How Much Do You Get Paid Being a Foster Parent?


How much do you get paid being a foster parent?

The answer: YOU don't. But your foster child's basic needs ARE covered. 

I'm writing about this, because finances are the 2nd brought up reason as to whether or not people choose to be foster parents when I've had conversations with others AND, because I was SO afraid to ask anyone about it, because I thought maybe they would think I was trying to become a foster parent because of the money (HA! laughable, seriously). Children cost a lot of money to raise. Considering fostering, you have to work through if you will be able to afford having others.

(Usually the first reason people decide NOT to be foster parents (in my own limited research) is because they feel that they could not bear to LOSE a child that they fell in love with.)

I remember feeling and struggling through both of these issues when considering it, but for us, bottom line always comes back to trusting in God and what He calls us to do, over fear and money.

In reality, you do get some money each month, but it's money that goes towards the basic needs of the child in your care.

In South Carolina, we receive about $334 each month for the care of B, called "board payments". In addition we received a $100 clothing allowance in the form of a check to go towards purchasing clothing. You receive a clothing allowance every 3 months.

$334 does not go very far, but there are other ways that these children are provided for financially that helps with the basic costs of "raising" them while you have them in your care.

1) All foster children are covered with Medicaid. There are NO costs to the foster parents regarding their medical care. 
2) Foster children receive WIC checks to help towards food and formula. 
3) If you work full-time you qualify for ABC vouchers to cover costs of day-care. If one parent works part-time, this money would come out of your own pocket. 

For us, I do work part-time, but B has been attending a center where they rehabilitate the parents with their children. Fortunately, this falls on the days I work. If the program ends and we still have B. The school I work for has come up with a more than gracious deal for her to attend the nursery while I work. Even that need has been met, if needed. 

Ways you may have to use board payment money or pay OUT-of-pocket: 
1)If one parent works part-time, you have to pay for day-care or babysitting. 
2)If you haven't had a foster child long enough to quality for Respite Care, they deduct the pay from your board payment the days you don't have the child, and they are in an alternate care foster family.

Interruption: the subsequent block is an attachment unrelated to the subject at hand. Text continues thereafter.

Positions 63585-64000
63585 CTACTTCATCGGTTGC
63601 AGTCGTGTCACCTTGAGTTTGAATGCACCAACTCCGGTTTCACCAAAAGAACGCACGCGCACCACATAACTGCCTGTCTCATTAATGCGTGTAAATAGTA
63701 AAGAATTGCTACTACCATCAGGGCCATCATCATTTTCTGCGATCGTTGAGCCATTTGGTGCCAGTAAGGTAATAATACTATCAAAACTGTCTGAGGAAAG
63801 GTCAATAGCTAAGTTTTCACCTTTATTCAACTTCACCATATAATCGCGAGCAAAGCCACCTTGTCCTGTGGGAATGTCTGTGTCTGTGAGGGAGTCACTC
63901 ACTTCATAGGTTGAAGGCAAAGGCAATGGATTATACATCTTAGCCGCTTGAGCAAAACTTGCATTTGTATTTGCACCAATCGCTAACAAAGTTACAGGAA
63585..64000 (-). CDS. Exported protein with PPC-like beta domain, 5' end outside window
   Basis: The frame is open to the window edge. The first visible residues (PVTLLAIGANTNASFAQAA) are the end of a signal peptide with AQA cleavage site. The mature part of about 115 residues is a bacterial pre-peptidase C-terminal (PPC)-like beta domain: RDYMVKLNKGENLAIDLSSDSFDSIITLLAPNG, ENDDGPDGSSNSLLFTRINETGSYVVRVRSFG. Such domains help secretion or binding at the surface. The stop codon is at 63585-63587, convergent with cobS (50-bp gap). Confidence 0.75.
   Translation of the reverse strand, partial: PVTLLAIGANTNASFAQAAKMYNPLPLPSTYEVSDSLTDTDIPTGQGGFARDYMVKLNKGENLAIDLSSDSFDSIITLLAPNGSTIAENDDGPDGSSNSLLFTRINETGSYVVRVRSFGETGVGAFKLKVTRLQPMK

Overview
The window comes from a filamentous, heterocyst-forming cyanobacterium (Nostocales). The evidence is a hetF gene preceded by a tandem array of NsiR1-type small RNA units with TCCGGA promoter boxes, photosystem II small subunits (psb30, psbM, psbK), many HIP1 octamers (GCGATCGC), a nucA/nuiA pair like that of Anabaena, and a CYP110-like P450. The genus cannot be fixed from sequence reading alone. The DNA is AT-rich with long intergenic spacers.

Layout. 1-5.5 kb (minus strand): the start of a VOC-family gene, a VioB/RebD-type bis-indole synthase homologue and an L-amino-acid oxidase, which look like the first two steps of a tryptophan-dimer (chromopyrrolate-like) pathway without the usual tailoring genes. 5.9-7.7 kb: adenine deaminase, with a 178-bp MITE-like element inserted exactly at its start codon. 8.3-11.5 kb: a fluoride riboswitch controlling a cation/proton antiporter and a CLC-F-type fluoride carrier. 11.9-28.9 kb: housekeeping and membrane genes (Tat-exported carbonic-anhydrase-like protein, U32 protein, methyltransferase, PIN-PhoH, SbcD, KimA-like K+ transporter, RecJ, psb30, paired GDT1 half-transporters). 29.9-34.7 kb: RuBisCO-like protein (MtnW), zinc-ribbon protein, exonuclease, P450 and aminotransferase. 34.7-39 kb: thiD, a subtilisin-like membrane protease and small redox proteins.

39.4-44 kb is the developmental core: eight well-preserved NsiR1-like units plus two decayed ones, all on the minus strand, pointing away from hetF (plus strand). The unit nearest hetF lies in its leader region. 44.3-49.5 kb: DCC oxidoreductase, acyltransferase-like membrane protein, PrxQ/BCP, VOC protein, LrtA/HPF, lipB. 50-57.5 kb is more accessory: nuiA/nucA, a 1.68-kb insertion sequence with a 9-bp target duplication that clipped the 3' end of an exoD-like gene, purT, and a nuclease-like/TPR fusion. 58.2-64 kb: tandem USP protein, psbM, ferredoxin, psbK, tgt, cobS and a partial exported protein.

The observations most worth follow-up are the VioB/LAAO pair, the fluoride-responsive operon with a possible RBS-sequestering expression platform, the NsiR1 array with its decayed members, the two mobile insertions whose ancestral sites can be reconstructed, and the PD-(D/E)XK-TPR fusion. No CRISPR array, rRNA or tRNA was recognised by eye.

3) Extra curricular activities for older foster children, and other basic costs like food and care products, books for school, etc. I believe older foster children over a certain age, receive more each month, but I'm not completely sure.  

Our little "frugal" family finds that caring for B with the board payments provided and the WIC checks that cut out the cost of formula each month (note it doesn't completely cover everything food/formula related, but the majority), we have plenty to have her in our home, and I still have some in the budget to buy (or make!) her "cute" things.

I haven't been THAT great at keeping track of how much I spend on her diapers and wipes and other small things, but I really haven't felt like we haven't had the money when we needed it. DSS provides you with a special debit card where they deposit the money around the middle of each month. You can use this debit card however you need to. It can go towards groceries or eating out, or you could just use it for the child. No matter, DSS gives you the money, but they let you decide how to spend it. This works great for us, because I can't keep track of my Target runs and what exactly was bought specifically for B vs. the rest of the family.

I will say that $100 for clothing does NOT go very far, especially when they come into care with virtually nothing. I went to the mall and bought a few items on sale brand new that I loved for her. Then, I thrifted, and went to lower income places like Wal-mart and Target for the basics. Friends have also lovingly given us lots of hand-me-downs. Just ask once on FB and you will have lots of people offering! I've always felt like B has cute, brand name, stuff to wear of good quality! This is how I operate with my OWN children, so I feel very comfortable shopping a wide range of places for B.

Lastly, I will add that it takes about a month, before you start receiving any board payments. So, the whole first month we purchased things ourselves for B that she needed, food, formula, diapers, etc. Within the first month, her WIC was started and the first month in she received $100 for clothing. Then, we received our first board payment about 1.5 months after having her in our home.

Anyways, I hope that this answers some people's questions about foster care and helps those on the fence regarding finances. I know this to be true: Trust God and He will Provide, especially for these sweet little ones that He loves so. 

No comments:

Post a Comment

Note: Only a member of this blog may post a comment.